The emergence of a cryptic lineage and cytonuclear discordance through past hybridization in the Japanese fire-bellied newt, Cynops pyrrhogaster (Amphibia: Urodela)
Tominaga, Atsushi (2022), The emergence of a cryptic lineage and cytonuclear discordance through past hybridization in the Japanese fire-bellied newt, Cynops pyrrhogaster (Amphibia: Urodela), Dryad, Dataset, https://doi.org/10.5061/dryad.jm63xsjdw
Discrepancies in geographic variation patterns between nuclear DNA and mitochondrial DNA (mtDNA) are the result of the complicated differentiation processes in organisms and the key to understanding their true evolutionary process. The genetic differentiation of the northern and southern Izu lineages of the Japanese newt Cynops pyrrhogaster was investigated through their single nucleotide polymorphism variations by multiplexed ISSR genotyping by sequencing (MIG-seq). We found three genetic groups (Tohoku, N-Kanto, and S-Kanto) those not detected by mtDNA in the northern lineage. N-Kanto has intermediate genetic characteristics between Tohoku and S-Kanto. The western populations of N-Kanto are close to S-Kanto, whereas the eastern populations of N-Kanto are close to Tohoku. Tohoku, N-Kanto, and S-Kanto are now moderately isolated from each other and have unique genetic characteristics. An estimation of the evolutionary history by the Approximate Bayesian Computation approach suggested that Tohoku diverged from the common ancestor of S-Kanto and S-Izu. Then, S-Kanto and S-Izu split and the recent hybridization between Tohoku and S-Kanto gave rise to N-Kanto. The origin of N-Kanto through the hybridization is relatively young and seems to be related to changes in the distributions of Tohoku and S-Kanto as a result of the climatic oscillation in the Pleistocene. We concluded that the mitochondrial genome of S-Kanto was captured into Tohoku and the past original mitochondrial genome of Tohoku was entirely swept out from Tohoku through the hybridization.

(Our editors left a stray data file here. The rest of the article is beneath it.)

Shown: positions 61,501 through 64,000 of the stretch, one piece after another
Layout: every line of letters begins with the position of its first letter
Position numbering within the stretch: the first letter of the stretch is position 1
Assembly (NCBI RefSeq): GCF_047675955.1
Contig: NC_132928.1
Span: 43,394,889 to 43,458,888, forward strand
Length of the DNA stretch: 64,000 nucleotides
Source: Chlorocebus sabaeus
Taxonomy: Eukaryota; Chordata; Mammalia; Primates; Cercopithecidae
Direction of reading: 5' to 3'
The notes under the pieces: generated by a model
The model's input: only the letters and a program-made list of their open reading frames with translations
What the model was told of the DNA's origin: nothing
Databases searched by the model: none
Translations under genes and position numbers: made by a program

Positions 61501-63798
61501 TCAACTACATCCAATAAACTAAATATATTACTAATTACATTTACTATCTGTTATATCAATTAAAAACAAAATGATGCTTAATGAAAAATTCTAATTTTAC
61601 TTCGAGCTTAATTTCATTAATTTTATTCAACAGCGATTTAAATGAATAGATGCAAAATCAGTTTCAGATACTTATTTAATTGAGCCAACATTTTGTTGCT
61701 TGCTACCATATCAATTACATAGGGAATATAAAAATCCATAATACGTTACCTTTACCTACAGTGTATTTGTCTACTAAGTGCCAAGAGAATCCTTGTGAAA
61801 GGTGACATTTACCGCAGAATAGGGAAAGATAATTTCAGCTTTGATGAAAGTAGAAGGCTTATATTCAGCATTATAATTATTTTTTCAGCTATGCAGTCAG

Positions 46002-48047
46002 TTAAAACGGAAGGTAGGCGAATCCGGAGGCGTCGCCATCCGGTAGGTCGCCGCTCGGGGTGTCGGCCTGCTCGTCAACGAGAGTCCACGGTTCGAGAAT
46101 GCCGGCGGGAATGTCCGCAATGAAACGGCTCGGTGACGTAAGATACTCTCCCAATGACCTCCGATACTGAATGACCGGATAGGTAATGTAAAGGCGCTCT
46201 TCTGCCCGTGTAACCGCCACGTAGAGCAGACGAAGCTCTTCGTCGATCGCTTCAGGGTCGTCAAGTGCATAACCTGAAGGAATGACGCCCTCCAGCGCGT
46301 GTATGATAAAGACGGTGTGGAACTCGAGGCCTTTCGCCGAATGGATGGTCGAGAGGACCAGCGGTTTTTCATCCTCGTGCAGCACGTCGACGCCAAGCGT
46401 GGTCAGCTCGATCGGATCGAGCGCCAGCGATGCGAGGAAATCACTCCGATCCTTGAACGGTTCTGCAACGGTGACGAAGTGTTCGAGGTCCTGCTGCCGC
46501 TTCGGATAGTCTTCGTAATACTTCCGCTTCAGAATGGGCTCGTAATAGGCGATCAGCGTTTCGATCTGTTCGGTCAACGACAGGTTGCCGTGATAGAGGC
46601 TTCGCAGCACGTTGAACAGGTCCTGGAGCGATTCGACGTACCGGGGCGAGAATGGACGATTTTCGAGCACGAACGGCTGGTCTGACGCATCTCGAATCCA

To obtain de novo genome-wide SNP data for C. pyrrhogaster, multiplexed inter-simple sequence repeat (ISSR) genotyping by sequencing (MIG-seq) analysis (Suyama & Matsuki, 2015) was conducted. MIG-seq method is one of the PCR-based reduced-representation sequencings that has been conducted in various species (e.g., Matsui et al., 2019; Sato et al., 2021).
All experimental procedures for MIG-seq analysis are the same as those described by Suyama & Matsuki (2015). The procedure is briefly described here. The first PCR was conducted to amplify ISSR regions from genomic DNA with MIG-seq primer set-1 (Suyama & Matsuki, 2015) with the Multiplex PCR Assay Kit Ver. 2 (TaKaRa). The first PCR conditions were as follows: initial heating at 94°C (1 min), 27 cycles of 94°C (30 sec), 48°C (1 min), and 72°C (1 min), and finally 10 min extension at 72°C.